Snowflakes Carry Schools' Support to Newtown

'The Snowflake Project' is happening nationwide.

Friday, as it rained, Westborough students created snowflakes.

Today, those snowflakes head to Newtown, Conn., as part of the Connecticut PTSA’s “The Snowflake Project,” a show of support for that community following the recent shooting at the Sandy Hook Elementary School.

The snowflakes will cover the walls of the building where Sandy Hook students will attend, “to make it welcoming and like an elementary school,” Mill Pond School Principal Reene Hatherley said Friday.

Hatherley said her daughter-in-law, a Newtown resident, will deliver the snowflakes made by Westborough students. Westborough School Superintendent Marianne O’Connor told the school committee this past Wednesday night that all of Westborough’s Kindergarten to grade three schools participated in the project as well.

“One of the teachers is actually connecting it to a math lesson,” Hatherley said.

 “It’s kind of geometric. If you fold the square, you can fold it into quarters. You can fold it into eighths. And then they make the cuts on the snowflake. That was a great idea, to connect it to an academic project as well. A little bit of learning along with caring, which is great. Because that’s our motto: learning and caring.”

Hatherley said she first heard about the effort from Mill Pond sixth-grade teacher Jessica White.

“One of her old friends is friends with a teacher in Newtown,” Hatherley said.

“She sent out a note to people that she knew, spreading the word that they were looking for people to make snowflakes because they’re going to decorate that school in Monroe, the vacant middle school. What they want to do is cover all the walls with snowflakes, to make it welcoming and like an elementary school, because middle schools tend to look different from elementary schools.”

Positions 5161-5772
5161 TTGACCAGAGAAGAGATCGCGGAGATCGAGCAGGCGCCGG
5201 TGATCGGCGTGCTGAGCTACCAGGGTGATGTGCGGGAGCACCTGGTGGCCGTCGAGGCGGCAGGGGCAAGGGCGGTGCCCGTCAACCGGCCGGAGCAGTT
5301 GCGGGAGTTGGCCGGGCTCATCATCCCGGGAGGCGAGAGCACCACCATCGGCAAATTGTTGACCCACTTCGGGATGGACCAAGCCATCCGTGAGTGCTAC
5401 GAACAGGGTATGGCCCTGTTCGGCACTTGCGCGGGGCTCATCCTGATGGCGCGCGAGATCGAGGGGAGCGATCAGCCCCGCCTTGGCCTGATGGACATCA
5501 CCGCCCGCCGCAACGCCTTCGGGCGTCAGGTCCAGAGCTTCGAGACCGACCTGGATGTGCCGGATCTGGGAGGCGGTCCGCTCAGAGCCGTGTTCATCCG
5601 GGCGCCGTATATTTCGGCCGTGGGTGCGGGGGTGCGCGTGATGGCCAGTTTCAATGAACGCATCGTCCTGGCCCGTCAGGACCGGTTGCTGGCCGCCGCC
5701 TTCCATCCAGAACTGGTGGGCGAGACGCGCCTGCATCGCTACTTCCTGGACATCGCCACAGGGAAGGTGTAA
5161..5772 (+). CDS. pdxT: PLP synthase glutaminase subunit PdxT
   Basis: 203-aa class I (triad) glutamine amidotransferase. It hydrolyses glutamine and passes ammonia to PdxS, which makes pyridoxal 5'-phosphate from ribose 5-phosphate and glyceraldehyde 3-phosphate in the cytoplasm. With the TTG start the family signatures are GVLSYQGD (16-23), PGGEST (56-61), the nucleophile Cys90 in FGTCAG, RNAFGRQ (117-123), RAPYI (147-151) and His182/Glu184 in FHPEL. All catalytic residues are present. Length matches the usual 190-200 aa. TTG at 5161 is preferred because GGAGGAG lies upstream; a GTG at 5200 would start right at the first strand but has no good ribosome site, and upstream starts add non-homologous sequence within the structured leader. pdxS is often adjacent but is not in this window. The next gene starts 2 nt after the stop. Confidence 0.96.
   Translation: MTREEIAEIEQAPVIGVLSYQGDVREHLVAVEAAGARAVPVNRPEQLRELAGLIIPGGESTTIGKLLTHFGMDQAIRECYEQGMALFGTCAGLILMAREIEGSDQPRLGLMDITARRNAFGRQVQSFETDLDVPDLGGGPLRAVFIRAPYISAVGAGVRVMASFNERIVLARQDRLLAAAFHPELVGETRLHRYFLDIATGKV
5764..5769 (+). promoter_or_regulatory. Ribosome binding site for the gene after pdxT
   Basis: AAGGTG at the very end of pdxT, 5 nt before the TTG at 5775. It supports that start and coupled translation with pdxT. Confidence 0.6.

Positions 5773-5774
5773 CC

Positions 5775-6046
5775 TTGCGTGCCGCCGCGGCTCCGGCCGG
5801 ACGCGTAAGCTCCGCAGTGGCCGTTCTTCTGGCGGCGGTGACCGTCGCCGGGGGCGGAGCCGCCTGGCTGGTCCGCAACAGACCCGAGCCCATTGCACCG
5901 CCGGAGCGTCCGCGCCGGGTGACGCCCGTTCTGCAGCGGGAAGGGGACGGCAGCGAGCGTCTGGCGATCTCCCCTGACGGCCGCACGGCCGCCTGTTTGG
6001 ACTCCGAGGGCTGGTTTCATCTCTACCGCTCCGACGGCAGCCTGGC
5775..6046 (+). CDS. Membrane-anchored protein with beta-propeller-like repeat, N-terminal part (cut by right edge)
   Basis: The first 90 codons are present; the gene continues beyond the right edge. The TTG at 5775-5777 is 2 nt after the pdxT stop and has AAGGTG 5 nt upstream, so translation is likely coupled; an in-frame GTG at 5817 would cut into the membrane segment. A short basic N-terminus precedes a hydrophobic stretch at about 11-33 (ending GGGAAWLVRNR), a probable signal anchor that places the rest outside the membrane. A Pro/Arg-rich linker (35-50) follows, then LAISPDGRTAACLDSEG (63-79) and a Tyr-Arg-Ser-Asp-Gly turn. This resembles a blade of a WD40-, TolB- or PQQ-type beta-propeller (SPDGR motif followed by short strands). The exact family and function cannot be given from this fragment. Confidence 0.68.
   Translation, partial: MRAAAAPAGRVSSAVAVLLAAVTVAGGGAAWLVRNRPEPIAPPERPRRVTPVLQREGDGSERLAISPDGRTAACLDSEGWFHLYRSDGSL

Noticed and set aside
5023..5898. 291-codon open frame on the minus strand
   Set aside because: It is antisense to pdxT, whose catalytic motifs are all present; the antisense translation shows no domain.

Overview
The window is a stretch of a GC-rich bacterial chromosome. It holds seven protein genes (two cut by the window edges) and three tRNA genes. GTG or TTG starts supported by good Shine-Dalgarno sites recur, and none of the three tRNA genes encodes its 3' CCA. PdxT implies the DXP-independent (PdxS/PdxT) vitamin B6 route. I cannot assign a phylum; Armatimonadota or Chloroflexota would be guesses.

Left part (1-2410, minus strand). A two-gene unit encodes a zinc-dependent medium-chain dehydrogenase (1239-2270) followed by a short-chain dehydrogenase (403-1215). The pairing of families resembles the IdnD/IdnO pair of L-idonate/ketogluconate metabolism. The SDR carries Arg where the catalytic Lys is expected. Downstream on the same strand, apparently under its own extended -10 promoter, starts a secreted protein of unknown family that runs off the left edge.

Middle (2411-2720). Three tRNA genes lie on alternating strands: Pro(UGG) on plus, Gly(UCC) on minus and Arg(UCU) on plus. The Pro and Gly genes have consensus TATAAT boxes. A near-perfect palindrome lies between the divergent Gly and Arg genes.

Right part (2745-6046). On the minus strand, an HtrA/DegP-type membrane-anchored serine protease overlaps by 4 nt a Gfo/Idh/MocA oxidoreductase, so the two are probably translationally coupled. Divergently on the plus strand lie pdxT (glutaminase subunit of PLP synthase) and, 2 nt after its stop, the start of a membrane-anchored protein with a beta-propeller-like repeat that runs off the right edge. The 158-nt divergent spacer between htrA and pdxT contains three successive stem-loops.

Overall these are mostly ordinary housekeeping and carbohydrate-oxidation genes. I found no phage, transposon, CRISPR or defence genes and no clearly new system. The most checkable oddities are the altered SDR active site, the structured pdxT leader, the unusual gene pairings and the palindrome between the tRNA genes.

White shared this news with Hatherley, “and that very night, my daughter-in-law told me about it as well. I told her we had already heard about it, and that we were definitely going to do it.”

Hatherley said she then e-mailed her staff, inviting participation.

Much of the school participated, and “I’m hoping we’re going to fill that box,” Hatherley said.

“I know there are some teachers today that e-mailed me and said they were going to do it during language arts class because it’s the day before the holiday, and they thought it was a nice activity,” she said.

Mill Pond fourth-grade teacher April Knights said her students were “very excited” when they made snowflakes this past Wednesday.

“We talked about 'When something tragic happens, what do we do?' We send good thoughts. Sometimes, we send cards. And we do something nice,” Knights said.

“Because of Reene’s mentioning of 'looking for the people that are helpful', we wanted to be the group that was helpful.”

Knights said she hopes the Newtown community members "know that they're in our thoughts and in our prayers."

Hatherley said Mill Pond’s approach to Newtown has “been sensitive, because we’re trying not to depress the kids or frighten the kids and keep the message serious, but at the same time as positive as it can be.”

The school observed the national moment of silence for the Newtown victims at 9:30 a.m. Friday, she said.

“I would say that more than two-thirds of our school was in the auditorium for a band concert, and we did it at the conclusion of the concert. One of the students in the band, on the triangle, did 26 taps on the triangle,” Hatherley said.

“The kids were great. They absolutely listened.”


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